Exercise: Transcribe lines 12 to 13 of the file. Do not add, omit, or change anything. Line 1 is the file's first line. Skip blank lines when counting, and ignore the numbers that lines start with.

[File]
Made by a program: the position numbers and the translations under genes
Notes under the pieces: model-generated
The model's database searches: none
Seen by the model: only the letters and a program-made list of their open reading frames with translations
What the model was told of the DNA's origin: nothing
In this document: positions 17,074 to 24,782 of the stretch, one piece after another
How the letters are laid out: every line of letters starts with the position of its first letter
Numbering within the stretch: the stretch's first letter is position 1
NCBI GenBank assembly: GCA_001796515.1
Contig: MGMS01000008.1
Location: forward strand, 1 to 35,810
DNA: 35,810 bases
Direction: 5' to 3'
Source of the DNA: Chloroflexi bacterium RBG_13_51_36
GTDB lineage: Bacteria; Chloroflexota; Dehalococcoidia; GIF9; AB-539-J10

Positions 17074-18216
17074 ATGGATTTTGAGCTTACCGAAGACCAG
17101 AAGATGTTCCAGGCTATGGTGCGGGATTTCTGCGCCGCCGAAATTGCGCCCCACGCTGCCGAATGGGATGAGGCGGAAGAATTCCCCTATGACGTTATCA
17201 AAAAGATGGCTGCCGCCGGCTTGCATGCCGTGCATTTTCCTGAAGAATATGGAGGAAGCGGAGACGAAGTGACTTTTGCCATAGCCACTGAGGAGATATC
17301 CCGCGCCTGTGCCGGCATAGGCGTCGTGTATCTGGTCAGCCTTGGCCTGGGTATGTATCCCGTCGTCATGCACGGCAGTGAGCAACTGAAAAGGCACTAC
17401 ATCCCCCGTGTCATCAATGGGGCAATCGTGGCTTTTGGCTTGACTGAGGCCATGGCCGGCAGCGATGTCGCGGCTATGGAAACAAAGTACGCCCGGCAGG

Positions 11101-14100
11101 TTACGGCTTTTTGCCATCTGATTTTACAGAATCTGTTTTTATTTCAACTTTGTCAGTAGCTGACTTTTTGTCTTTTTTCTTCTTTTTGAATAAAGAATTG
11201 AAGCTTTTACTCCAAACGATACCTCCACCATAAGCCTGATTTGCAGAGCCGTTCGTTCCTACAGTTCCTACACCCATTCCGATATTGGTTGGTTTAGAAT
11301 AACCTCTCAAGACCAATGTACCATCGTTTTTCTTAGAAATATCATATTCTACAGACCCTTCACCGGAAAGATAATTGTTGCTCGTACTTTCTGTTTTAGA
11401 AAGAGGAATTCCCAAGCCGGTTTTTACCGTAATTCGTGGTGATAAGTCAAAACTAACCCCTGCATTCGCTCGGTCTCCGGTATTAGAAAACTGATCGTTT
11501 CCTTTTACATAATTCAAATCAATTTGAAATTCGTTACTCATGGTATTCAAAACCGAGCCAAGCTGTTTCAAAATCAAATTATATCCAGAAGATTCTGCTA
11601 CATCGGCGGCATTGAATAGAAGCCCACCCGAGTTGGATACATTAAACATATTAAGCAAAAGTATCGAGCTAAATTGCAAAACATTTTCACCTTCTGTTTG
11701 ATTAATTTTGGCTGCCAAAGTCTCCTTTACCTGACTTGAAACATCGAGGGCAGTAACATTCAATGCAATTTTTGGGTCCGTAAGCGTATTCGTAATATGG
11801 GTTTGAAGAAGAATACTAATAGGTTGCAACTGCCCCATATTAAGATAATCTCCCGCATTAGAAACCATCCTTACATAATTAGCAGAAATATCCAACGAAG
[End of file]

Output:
DNA: 35,810 bases
Direction: 5' to 3'